Insane New NSA Spying Allegations Have Emerged

Insane New NSA Spying Allegations Have Emerged

The news: Documents leaked by former National Security Agency (NSA) contractor Edward Snowden already brought attention to the NSA's elite Tailored Access Operations (TAO) division, which is comprised of hackers who have infiltrated tens of thousands of computer networks worldwide. But two new reports by German magazine Der Spiegel reveal the extent of what the unit is able to accomplish, and the tools it uses to do so. The findings are straight from a Hollywood movie.

What the TAO does: Using sophisticated software like the NSA's XKeyScore to isolate packets of user data — including sites visited, networks, and Tor uses — TAO agents can remotely install malware on unsuspecting users' computers. One example is a system called QUANTUMINSERT, in which an NSA agent attempts to redirect a user from his intended website to a special FoxAcid server loaded with malware. One such payload, dubbed DireScallop, prevents commercial security software from wiping NSA tools during a reboot. Others collect more data or make a user's computer vulnerable to further secret attacks.

The NSA routinely spies on whatever data can provide a clearer picture of the security holes in a given system. That includes Microsoft error reports, which NSA agents made fun of in this leaked slide:


The TAO also carries out special missions to infiltrate target networks. Der Spiegel specifically mentions an NSA mission named WHITETAMALE, which gained access to Mexico's Secretariat of Public Security, as well as an operation that successfully infiltrated the Belgian telecommunications company Belgacom.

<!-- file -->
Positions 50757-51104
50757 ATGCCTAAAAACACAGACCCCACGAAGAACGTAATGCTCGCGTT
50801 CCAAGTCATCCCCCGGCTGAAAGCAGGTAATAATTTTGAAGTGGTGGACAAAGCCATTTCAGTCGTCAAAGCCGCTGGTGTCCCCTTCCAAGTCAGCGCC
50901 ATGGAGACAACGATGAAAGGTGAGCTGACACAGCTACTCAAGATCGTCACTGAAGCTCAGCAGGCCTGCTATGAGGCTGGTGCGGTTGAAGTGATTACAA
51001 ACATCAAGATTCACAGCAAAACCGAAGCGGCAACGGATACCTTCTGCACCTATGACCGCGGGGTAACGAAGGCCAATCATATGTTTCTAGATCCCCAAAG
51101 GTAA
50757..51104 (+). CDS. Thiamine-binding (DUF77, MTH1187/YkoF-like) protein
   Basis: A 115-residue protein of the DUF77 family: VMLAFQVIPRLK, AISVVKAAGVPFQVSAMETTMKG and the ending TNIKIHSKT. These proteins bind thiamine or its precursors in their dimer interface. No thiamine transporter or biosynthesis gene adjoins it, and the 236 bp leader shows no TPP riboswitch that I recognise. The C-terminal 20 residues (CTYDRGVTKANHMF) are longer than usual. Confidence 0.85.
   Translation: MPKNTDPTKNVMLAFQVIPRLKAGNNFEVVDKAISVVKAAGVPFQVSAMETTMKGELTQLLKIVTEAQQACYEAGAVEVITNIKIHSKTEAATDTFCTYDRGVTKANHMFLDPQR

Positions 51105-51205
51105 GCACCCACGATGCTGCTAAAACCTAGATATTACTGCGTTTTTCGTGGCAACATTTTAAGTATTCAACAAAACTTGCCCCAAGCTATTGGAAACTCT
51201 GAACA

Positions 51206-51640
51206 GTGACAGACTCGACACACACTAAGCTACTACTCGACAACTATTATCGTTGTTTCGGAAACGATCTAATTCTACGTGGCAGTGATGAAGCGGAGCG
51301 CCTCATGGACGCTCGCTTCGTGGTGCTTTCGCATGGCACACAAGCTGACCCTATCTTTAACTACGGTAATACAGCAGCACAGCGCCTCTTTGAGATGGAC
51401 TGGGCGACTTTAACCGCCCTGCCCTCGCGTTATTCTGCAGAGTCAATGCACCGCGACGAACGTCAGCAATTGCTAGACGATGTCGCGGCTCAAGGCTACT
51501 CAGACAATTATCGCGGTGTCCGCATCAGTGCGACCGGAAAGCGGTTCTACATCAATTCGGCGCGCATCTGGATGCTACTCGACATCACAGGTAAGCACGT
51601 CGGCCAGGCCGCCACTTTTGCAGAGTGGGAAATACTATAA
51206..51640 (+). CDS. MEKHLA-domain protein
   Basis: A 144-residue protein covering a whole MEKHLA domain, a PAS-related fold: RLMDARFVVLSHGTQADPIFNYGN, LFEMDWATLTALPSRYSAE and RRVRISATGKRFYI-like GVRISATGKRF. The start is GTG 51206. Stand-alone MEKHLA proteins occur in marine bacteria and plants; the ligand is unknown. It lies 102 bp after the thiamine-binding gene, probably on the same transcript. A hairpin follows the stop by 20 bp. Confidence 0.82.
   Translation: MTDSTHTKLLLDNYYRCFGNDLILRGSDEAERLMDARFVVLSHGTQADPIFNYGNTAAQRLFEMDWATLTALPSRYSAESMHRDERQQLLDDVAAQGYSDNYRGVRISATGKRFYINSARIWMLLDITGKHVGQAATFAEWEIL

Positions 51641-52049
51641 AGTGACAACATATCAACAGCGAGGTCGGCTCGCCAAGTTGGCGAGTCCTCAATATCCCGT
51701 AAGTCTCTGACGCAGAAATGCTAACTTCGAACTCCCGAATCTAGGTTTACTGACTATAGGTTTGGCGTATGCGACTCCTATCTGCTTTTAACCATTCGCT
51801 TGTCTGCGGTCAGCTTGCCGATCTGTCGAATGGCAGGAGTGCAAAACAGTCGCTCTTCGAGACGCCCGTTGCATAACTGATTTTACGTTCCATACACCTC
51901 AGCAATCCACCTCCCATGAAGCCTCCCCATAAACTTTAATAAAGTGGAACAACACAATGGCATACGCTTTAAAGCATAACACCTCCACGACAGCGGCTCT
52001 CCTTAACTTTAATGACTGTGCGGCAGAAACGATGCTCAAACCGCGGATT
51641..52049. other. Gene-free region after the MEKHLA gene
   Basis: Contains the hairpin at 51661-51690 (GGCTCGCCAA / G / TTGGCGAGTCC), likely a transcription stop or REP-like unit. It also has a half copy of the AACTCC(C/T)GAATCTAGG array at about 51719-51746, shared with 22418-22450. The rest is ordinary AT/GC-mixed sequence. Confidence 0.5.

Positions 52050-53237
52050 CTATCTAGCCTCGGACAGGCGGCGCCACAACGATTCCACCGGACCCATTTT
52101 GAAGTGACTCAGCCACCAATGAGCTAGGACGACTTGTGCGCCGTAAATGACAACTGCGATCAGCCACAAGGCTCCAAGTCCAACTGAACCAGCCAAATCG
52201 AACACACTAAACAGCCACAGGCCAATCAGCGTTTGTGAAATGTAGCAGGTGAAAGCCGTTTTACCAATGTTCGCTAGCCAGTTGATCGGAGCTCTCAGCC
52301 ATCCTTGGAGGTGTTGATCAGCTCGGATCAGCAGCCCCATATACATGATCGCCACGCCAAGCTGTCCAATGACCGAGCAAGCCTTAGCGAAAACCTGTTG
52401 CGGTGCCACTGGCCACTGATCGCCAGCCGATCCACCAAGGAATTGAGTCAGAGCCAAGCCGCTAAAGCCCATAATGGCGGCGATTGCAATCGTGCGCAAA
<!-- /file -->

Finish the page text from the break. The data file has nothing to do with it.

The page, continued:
TAO agents are sometimes escorted to targets by FBI-owned jets, which enable them to be in and out in as little as 30 minutes.

But every NSA James Bond needs to build custom gear for difficult situations. In cases when these remote tools aren't enough, the TAO turns to another NSA division, Advanced or Access Network Technology (ANT).

ANT builds NSA surveillance devices disguised as innocuous hardware. The division builds "implants" designed to penetrate networking security, directly transmit intelligence, or even interfere with a system's operations to give the NSA an edge. Der Spiegel gained access to their 2008 catalog.

A modified monitor cable that lets "TAO personnel [see] what is displayed on the targeted monitor" costs just $30. Other equipment is pricier. An "active GSM base station," equipment that mimics a cell phone tower in order to steal data from mobile devices, costs $40,000. A 50-pack of radio-capable computer bugging devices disguised as USB drives goes for over $1,000,000.

ANT also builds special software, primarily malware designed to infect the BIOS of a targeted system. The BIOS is motherboard software that activates hardware components and controls how they interact. It operates below the operating system and is first to turn on when a user powers their system, making it the ideal point of access for the NSA to target a computer. Infected BIOSes can be extremely difficult to clear.

ANT hackers also developed ways to attack the firmware of American-produced hard drives, including models made by Western Digital, Seagate, Maxtor, and Samsung. They've also cracked networking equipment like routers and firewalls produced by Juniper Networks and Huawei.

Der Spiegel found no reason to suspect anyone at those companies knows of the NSA's programs to exploit and create security holes in their products. And the NSA doesn't seem to care very much that their "intelligence solutions" could easily be co-opted by parties other than the U.S. government, cyber-criminals or foreign governments could potentially reproduce the NSA's results.

Even new computers aren't safe. According to Der Spiegel, the NSA routinely collaborates with the CIA and FBI to interdict shipments of computer and networking equipment to install bugs and modified hardware components before they reach their intended owners.

The big take-away: Using their own special workshops, TAO agents can ensure that computers are compromised before they're even unwrapped.

How much do you trust the information in this article?

Tom McKay

Tom is a staff writer at Mic, covering national politics, media, policing and the war on drugs. He is based in New York and can be reached at tmckay@mic.com.

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